- Who are the Millennials?
- My theory about the Millennial mindset.
- Why some Millennials seem lazy and entitled.
What I’m trying to bring to the surface is information that, in general, pertains to this demographic of workers age 18 through 32. Some of the information here was covered in an earlier blog, however, the context is different and I believe the information is significant and worth repeating.
Point No. 1: Millennial Living ArrangementsA Pew Research Center study on Social & Demographic Trends, claims that the most common living arrangement today for young adults is living with a parent, for the first time in 130 years. The reason cited for this change is that “entry into careers and first jobs has been set back by the Great Recession.”
Point No. 2: Millennial Job and Career ArrangementsThe Daily Caller writes that “Just 14% of college seniors have steady jobs lined up after graduation.” Consequently, “Eighty-six percent of college grads —5 of 6 —have zilch in the way of career prospects.”
The Washington Post writes that “Only 27 percent of college grads have a job related to their major.”
Point No. 3: Millennial Unemployment NumbersThis Newsweek article shows that Millennials make up 40% of all unemployed persons in the U.S.
Point No. 4: Average Income Numbers:According to Amelia Josephson, writing for SmartAsset,
- College graduates earn an average of $17 per hour. — 20% less than their parents did at the same stage of life.
- The average salary of a millennial is $684 per week or $35,592 per year.
Point No. 5: The Millennial state of mind
- Again, citing the Washington Post, Health & Science section, many Millennials are depressed.
- Millennials are the most stressed generation according to a study by the American Psychological Association and Harris Interactive.
Point No. 6: Millennial Workforce engagementA survey by D!gitalist Magazine writer, Patrick Willer, Millennials aren’t all that different from other employees when comparing what’s important to them in the workforce:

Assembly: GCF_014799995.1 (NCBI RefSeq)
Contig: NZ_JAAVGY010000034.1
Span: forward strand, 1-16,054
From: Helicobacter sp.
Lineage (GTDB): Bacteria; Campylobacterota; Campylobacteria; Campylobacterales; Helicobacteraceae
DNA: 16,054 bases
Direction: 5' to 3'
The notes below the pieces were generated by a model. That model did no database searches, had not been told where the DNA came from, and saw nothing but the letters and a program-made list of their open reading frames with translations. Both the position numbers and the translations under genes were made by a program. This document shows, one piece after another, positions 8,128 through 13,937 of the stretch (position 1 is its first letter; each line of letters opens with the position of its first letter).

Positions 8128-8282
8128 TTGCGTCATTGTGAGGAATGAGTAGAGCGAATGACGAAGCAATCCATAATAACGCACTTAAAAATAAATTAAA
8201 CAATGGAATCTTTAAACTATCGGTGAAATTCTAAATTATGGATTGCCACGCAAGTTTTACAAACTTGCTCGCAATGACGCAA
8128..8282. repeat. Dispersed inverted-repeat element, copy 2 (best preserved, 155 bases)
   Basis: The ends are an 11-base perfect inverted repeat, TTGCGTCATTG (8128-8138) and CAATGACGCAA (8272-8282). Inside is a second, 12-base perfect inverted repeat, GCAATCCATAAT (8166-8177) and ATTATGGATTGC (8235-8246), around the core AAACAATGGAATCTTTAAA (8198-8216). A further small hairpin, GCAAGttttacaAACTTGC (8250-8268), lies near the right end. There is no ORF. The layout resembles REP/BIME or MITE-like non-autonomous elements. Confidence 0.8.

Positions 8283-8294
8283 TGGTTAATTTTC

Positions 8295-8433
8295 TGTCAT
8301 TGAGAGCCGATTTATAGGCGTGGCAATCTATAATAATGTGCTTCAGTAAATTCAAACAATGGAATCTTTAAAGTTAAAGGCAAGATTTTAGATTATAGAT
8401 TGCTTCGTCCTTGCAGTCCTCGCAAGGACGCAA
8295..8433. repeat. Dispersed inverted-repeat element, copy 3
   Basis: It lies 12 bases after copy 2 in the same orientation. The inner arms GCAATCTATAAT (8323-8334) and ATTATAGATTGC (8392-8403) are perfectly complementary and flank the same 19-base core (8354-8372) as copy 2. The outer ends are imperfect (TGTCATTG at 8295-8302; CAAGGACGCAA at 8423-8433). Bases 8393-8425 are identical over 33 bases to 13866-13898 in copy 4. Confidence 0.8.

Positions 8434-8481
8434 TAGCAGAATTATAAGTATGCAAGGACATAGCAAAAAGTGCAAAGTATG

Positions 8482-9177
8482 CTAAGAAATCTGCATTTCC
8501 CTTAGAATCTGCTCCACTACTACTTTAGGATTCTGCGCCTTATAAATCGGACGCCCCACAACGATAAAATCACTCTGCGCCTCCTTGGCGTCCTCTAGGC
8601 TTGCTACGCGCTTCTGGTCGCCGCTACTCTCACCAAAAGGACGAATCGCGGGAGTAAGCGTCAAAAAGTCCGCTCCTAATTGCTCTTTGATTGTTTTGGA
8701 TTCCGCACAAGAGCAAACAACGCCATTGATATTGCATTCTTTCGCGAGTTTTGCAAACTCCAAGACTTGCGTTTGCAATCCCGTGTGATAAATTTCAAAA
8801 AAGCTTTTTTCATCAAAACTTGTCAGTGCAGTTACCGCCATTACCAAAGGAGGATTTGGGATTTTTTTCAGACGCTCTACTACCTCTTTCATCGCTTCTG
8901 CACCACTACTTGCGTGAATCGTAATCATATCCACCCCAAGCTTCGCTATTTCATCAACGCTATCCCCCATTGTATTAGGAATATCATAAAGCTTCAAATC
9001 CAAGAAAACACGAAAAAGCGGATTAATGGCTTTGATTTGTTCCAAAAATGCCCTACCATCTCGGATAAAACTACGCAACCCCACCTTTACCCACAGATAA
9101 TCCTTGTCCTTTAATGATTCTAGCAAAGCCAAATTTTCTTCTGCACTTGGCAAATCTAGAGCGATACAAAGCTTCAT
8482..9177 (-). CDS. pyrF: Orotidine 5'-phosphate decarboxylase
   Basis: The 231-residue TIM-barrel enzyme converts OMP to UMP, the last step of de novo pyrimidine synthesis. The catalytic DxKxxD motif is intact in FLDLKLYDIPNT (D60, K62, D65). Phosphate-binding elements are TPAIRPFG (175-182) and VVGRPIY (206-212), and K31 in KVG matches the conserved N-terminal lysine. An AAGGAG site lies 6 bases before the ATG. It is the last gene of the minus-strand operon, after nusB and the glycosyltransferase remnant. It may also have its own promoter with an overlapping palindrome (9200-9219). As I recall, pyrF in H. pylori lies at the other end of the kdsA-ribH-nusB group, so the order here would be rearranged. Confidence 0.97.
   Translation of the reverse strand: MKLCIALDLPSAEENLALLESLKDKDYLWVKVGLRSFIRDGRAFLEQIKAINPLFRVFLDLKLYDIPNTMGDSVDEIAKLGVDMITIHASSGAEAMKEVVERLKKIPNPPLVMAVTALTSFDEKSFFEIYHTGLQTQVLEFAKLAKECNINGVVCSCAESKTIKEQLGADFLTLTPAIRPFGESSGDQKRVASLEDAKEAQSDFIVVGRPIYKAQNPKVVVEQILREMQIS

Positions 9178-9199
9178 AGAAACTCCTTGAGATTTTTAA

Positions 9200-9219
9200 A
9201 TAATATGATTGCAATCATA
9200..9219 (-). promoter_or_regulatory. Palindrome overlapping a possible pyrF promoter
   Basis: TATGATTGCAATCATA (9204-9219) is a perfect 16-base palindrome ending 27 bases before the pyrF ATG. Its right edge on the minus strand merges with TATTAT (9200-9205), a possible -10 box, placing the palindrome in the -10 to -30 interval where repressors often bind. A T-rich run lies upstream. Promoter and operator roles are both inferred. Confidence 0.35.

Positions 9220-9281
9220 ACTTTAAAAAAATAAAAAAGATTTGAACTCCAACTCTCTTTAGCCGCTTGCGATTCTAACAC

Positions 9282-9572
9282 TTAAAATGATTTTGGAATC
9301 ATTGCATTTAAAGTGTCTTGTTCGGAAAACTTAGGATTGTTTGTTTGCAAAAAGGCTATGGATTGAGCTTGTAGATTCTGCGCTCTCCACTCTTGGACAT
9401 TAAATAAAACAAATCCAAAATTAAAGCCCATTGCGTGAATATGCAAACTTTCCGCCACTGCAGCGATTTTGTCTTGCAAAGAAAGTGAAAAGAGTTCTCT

Ramifications of a poorly paid Millennial workforceThese generalizations do not apply to every Millennial in the workforce. However, as an overview, I think it is prudent to be aware of these statistics and the potential ramifications. Here are a few for consideration.
- 100 million people will need jobs that support independent living. At the current rate of income, raising a family will be difficult, even if both families are earning the whopping top dollar of $35,600 per year. Hence, the delay in childbearing. We have seen the results when the population doesn’t replenish itself in countries like Japan and China.
- Unless there are jobs where Millennials can move up in both pay and contribution, it is likely that:
- We will not have the tax base needed to run the United States.
- The nature of the positions will not capitalize on their creativity and we will miss the unique solutions that they will offer.
Millennials: the greatest competitive advantage in the United StatesAs long as businesses focus on productivity and profit margins, we will not break out of our current situation.
The greatest competitive advantage available to the United States is our human capital. The demographic with the highest potential are Millennials and it’s going to stay that way.
How to help MillennialsIt is my opinion that we MUST:
- Welcome this generation of workers into the workforce.
- Learn to listen differently until we understand their point of view.
- Intentionally discover and value their unique abilities and identify career paths that will utilize their ideas and skills.
- Go out of our way to build long-term relationships and stay connected.
- Mentor and champion them for success.
Master these jobseeker skills to differentiate yourself, and stay ahead of the curve.